Sweeney, Greenstein Push Initiative to Create Prescription Drug Savings Under Medicaid Program
Trenton– Senate President Steve Sweeney and Senator Linda Greenstein yesterday unveiled legislation designed to provide major savings on prescription drug costs in the Medicaid program and improve the quality of care by identifying multi-drug medication risk and reducing adverse drug effects. The bill would push the state to initiate reforms that improve prescription safety and quality, foster efficient pharmacy purchasing, and increase transparency in prescription drug benefits.
“We need to ensure that Medicaid funds are used appropriately and efficiently,” said Senator Sweeney (D-Gloucester/Salem/Cumberland). “As prescription drug prices continue to rise, we must push for new initiatives to control Medicaid costs. Putting the proper controls in place can save tens of millions of dollars while improving the quality of care.”
Yesterday, the Senate Health, Human Services and Senior Citizens Committee approved the Sweeney-Greenstein bill, which, among other things, requires the Department of Human Services to contract with a third party to apply a risk reduction model to prescription drug services under the Medicaid program.
Tabula Rasa HealthCare, Inc., a healthcare technology company, estimates that New Jersey will generate annual cost savings in excess of $80 million if such a model is applied to the Medicaid program.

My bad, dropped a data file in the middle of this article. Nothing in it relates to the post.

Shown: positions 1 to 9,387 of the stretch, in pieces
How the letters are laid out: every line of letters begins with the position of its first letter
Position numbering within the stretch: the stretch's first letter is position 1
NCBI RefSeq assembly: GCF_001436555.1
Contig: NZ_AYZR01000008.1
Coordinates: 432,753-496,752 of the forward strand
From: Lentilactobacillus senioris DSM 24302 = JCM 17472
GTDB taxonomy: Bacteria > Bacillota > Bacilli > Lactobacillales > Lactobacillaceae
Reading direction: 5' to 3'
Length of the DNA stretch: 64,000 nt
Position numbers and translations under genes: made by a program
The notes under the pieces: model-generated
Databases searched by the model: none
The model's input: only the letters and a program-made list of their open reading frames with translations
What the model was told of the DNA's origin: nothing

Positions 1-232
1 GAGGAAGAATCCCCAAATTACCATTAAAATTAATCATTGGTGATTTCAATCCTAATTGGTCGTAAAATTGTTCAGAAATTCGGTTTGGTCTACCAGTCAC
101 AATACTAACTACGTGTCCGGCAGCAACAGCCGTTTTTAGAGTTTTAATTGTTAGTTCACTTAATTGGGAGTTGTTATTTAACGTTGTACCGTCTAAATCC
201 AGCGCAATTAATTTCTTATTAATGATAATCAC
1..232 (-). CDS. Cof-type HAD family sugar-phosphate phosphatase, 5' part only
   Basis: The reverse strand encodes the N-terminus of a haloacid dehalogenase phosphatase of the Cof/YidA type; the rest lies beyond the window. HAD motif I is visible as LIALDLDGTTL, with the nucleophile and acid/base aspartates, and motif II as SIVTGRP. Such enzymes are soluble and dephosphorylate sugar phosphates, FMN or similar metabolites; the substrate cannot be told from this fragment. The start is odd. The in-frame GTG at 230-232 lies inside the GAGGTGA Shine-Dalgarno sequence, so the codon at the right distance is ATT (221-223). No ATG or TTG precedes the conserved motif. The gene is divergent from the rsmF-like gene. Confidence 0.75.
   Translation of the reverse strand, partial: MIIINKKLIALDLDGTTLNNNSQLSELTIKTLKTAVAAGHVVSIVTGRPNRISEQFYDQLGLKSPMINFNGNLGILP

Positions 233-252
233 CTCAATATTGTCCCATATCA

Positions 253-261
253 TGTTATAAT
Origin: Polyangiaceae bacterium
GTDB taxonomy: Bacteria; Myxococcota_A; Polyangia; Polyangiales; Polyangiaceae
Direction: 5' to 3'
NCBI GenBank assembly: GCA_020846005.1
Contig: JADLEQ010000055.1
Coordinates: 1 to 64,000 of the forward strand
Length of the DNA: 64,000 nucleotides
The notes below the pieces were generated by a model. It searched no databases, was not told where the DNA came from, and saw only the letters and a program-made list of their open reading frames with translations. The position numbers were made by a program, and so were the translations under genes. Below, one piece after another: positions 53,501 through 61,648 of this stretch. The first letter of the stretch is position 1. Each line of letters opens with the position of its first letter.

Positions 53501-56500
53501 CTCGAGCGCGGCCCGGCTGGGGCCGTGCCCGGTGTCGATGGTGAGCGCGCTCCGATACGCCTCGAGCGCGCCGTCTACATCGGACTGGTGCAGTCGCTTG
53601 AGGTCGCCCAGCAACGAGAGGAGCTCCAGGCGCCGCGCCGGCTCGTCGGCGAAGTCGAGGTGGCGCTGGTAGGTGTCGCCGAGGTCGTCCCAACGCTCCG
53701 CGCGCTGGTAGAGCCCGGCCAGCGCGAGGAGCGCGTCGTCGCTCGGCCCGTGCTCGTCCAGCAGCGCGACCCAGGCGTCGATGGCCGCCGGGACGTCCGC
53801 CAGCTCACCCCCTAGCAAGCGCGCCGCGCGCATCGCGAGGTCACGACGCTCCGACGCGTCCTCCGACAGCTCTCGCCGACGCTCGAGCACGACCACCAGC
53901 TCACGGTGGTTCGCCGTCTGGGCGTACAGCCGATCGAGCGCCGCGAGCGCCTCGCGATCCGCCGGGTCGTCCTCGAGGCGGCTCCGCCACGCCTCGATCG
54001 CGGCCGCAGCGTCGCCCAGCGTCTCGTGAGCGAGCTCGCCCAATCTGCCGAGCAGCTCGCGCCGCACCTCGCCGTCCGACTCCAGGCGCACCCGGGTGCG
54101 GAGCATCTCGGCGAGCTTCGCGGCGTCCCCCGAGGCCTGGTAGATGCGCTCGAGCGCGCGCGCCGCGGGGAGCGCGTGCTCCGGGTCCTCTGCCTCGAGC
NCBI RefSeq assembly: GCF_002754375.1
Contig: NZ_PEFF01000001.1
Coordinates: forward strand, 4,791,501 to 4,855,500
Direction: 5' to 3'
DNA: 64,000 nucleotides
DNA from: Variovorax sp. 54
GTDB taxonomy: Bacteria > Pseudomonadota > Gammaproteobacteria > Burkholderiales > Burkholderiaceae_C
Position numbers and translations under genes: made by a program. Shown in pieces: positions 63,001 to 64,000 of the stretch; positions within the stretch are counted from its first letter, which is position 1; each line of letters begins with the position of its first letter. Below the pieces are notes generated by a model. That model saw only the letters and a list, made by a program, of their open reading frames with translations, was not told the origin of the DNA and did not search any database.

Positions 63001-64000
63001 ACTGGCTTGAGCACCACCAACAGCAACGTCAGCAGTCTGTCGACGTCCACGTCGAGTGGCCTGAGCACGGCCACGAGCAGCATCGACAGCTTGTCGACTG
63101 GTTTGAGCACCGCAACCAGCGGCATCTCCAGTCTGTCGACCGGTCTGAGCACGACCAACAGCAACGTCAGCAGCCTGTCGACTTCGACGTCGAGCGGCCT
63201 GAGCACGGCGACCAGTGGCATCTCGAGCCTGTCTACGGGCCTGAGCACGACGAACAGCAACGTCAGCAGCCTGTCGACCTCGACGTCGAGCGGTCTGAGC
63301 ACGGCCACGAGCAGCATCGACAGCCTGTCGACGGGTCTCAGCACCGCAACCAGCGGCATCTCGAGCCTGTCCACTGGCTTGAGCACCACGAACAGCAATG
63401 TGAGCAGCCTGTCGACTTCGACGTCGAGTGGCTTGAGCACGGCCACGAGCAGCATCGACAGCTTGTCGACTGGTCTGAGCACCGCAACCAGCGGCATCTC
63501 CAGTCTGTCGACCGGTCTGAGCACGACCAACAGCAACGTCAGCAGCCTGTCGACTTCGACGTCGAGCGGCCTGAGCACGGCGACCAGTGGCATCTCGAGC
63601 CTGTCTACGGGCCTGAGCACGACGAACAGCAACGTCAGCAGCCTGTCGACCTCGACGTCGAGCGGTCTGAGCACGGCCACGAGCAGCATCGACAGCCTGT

Nationwide, adverse drug events cause health problems that contribute to more than 3.5 million physician office visits, 1.3 million emergency room visits and 350,000 hospitalizations, cause extended lengths of stay and are the leading preventable cause of hospital readmissions, Dr. Calvin Knowlton, Tabula Rasa’s CEO, told the Senate Health Committee yesterday.
The bill would also require the Department of Treasury to determine the most cost-effective way to administer and procure prescription drug services in the Medicaid program through a single entity. Right now, the benefit is administered by five separate pharmacy benefit managers that have contracts with five managed care organizations. Based on the Department’s findings, it would then be required to procure for the prescription drug services through a single entity.
“We must continue to find innovative ways to save state dollars while ensuring our residents receive the drugs they need at affordable prices,” said Senator Greenstein (D-Middlesex/Mercer). “By implementing various strategies that have proven successful in other states such as: consolidating benefit purchasing, increasing transparency, and implementing medication risk reduction models, the state can increase cost efficiency and improve overall health outcomes in the Medicaid program.”
Senate Bill 887, the Medicaid Prescription Drug Quality, Cost and Transparency Act, now goes to the Senate Budget and Appropriates committee for further review.